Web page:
Mindfulness practice can alter the perception of time. By continuously focusing attention internally (e.g. one’s breath) and/or externally with moment-to-moment awareness, one not only achieves a state of calm but also changes the sense of time and even experience an altered state of consciousness with the sense of “timelessness” and “spacelessness” in the meditative state [9]. In daily living, mindfulness helps one to become more sensitive to time and able to be more attentive to the task on hand [10]. This altered sense of time can help one better cope with mental and emotional stress.


The sense of “timelessness” in the meditative state with mindfulness.

Practising mindfulness has been found to be an effective approach to improve many physiological conditions, such as anxiety and depression [11]. It also helps to relieve pain and improves the quality of life of patients with chronic pain [12]. Mindfulness training has also been promoted as a way for healthy aging as it can improve attention and cognitive function which help to enhance overall well-being for older people [13].      

Conclusion

We can’t stop the passage of time, but we can change how we perceive time. With mindfulness practice, the subjective perception of time is altered with the moment to moment awareness. We may be in pain or feel sad, but with mindfulness, we will be able to “get out of” the pain or emotional turmoil and focus on the positive aspect of life.

“Be happy in the moment, that’s enough. Each moment is all we need, not more.” ― Mother Theresa

Image source: Flickr

References

[1]        M. Wittmann, S. Lehnhoff, Age Effects in Perception of Time, Psychol. Rep. 97 (2005) 921–935. doi:10.2466/pr0.97.3.921-935.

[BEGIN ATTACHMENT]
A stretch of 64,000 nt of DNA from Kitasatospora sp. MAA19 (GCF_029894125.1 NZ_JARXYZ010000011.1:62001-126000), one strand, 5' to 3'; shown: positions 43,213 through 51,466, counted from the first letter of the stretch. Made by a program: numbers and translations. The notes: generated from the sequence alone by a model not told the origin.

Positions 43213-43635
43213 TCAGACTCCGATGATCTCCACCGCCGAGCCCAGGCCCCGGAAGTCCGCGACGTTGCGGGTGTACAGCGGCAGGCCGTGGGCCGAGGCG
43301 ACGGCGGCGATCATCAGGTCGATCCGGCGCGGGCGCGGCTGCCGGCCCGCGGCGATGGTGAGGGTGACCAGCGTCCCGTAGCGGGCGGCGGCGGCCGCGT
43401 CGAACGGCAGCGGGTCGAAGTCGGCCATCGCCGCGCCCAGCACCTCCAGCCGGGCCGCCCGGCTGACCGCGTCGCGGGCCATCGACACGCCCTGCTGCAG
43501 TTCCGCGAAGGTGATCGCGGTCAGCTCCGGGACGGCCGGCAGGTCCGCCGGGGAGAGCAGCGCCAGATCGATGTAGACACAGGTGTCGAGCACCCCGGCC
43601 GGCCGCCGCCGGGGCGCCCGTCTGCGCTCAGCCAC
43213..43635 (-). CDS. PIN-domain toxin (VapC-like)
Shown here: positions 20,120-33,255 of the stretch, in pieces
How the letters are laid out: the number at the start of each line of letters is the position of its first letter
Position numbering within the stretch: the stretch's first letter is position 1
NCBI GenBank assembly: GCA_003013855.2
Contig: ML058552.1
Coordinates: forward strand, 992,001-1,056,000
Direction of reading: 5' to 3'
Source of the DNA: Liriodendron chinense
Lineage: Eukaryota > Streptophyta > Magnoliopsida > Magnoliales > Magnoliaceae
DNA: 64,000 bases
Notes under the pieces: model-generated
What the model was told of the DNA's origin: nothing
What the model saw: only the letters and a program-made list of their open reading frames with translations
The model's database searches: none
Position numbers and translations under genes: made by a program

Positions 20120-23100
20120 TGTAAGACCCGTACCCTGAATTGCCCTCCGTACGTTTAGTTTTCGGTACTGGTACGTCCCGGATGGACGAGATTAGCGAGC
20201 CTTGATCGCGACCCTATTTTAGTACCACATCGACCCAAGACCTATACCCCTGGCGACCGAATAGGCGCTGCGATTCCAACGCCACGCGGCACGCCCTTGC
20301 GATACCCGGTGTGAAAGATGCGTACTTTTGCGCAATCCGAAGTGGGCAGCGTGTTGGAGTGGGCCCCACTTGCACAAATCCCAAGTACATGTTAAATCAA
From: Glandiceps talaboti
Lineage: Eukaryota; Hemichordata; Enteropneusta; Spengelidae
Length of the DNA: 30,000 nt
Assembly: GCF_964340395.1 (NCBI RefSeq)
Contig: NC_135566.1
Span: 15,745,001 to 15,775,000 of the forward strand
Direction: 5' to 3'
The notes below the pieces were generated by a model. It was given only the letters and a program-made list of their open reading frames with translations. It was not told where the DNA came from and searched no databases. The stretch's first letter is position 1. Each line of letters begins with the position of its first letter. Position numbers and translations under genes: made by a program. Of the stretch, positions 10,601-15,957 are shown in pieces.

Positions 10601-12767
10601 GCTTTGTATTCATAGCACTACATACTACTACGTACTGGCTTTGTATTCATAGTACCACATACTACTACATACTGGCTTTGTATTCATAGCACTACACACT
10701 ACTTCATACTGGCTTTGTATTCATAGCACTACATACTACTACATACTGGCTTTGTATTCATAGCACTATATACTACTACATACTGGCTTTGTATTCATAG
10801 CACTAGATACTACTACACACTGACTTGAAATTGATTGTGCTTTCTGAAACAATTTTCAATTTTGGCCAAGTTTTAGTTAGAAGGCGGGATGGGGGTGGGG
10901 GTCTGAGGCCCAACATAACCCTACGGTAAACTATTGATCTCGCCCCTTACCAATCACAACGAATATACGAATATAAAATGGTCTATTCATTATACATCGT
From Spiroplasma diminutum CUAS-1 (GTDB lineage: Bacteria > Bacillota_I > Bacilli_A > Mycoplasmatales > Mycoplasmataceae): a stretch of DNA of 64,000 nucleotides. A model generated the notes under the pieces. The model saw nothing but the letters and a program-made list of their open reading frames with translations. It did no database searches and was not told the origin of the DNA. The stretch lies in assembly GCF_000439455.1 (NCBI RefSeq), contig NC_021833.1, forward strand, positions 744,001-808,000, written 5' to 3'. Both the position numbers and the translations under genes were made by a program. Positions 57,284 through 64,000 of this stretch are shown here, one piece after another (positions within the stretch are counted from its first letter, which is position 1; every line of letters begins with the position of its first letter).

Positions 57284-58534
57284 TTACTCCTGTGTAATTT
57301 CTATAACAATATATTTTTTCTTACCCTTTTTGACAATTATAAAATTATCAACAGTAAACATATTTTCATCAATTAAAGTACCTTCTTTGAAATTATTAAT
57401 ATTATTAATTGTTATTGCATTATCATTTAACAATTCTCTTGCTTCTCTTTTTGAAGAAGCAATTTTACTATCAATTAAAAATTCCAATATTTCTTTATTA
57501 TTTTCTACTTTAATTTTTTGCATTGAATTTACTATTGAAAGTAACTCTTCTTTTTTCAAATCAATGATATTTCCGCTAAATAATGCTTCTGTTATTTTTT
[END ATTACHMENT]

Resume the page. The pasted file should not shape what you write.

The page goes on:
[2]        W.J. Friedman, S.M.J. Janssen, Aging and the speed of time, Acta Psychol. (Amst). 134 (2010) 130–141. doi:10.1016/j.actpsy.2010.01.004.

[3]        M. Coelho, J.J. Ferreira, B. Dias, C. Sampaio, I.P. Martins, A. Castro-Caldas, Assessment of time perception: The effect of aging, J. Int. Neuropsychol. Soc. 10 (2004) 332–41. doi:10.1017/S1355617704103019.

[4]        S. Thönes, D. Oberfeld, Time perception in depression: A meta-analysis, J. Affect. Disord. 175 (2015) 359–372. doi:10.1016/j.jad.2014.12.057.

[5]        Y. Bar-Haim, A. Kerem, D. Lamy, D. Zakay, When time slows down: The influence of threat on time perception in anxiety, Cogn. Emot. 24 (2010) 255–263. doi:10.1080/02699930903387603.

[6]        A.E. Rey, G.A. Michael, C. Dondas, M. Thar, L. Garcia-Larrea, S. Mazza, Pain dilates time perception., Sci. Rep. 7 (2017) 15682. doi:10.1038/s41598-017-15982-6.

[7]        C.M. Vicario, K.L. Felmingham, Slower Time estimation in Post-Traumatic Stress Disorder., Sci. Rep. 8 (2018) 392. doi:10.1038/s41598-017-18907-5.

[8]        J. Kabat-Zinn, Mindfulness-Based Interventions in Context: Past, Present, and Future, Clin. Psychol. Sci. Pract. 10 (2003) 144–156. doi:10.1093/clipsy.bpg016.

[9]        A. Berkovich-Ohana, Y. Dor-Ziderman, J. Glicksohn, A. Goldstein, Alterations in the sense of time, space, and body in the mindfulness-trained brain: a neurophenomenologically-guided MEG study, Front. Psychol. 4 (2013). doi:10.3389/fpsyg.2013.00912.

[10]      R.S.S. Kramer, U.W. Weger, D. Sharma, The effect of mindfulness meditation on time perception, Conscious. Cogn. 22 (2013) 846–852. doi:10.1016/j.concog.2013.05.008.

[11]      S.B. Goldberg, R.P. Tucker, P.A. Greene, R.J. Davidson, B.E. Wampold, D.J. Kearney, T.L. Simpson, Mindfulness-based interventions for psychiatric disorders: A systematic review and meta-analysis, Clin. Psychol. Rev. 59 (2018) 52–60. doi:https://doi.org/10.1016/j.cpr.2017.10.011.

[12]      L. Hilton, S. Hempel, B.A. Ewing, E. Apaydin, L. Xenakis, S. Newberry, B. Colaiaco, A.R. Maher, R.M. Shanman, M.E. Sorbero, M.A. Maglione, Mindfulness Meditation for Chronic Pain: Systematic Review and Meta-analysis, Ann. Behav. Med. 51 (2017) 199–213. doi:10.1007/s12160-016-9844-2.

[13]      S. Fountain-Zaragoza, R.S. Prakash, Mindfulness Training for Healthy Aging: Impact on Attention, Well-Being, and Inflammation, Front. Aging Neurosci. 9 (2017) 11. doi:10.3389/fnagi.2017.00011.

(Visited 44 times, 1 visits today)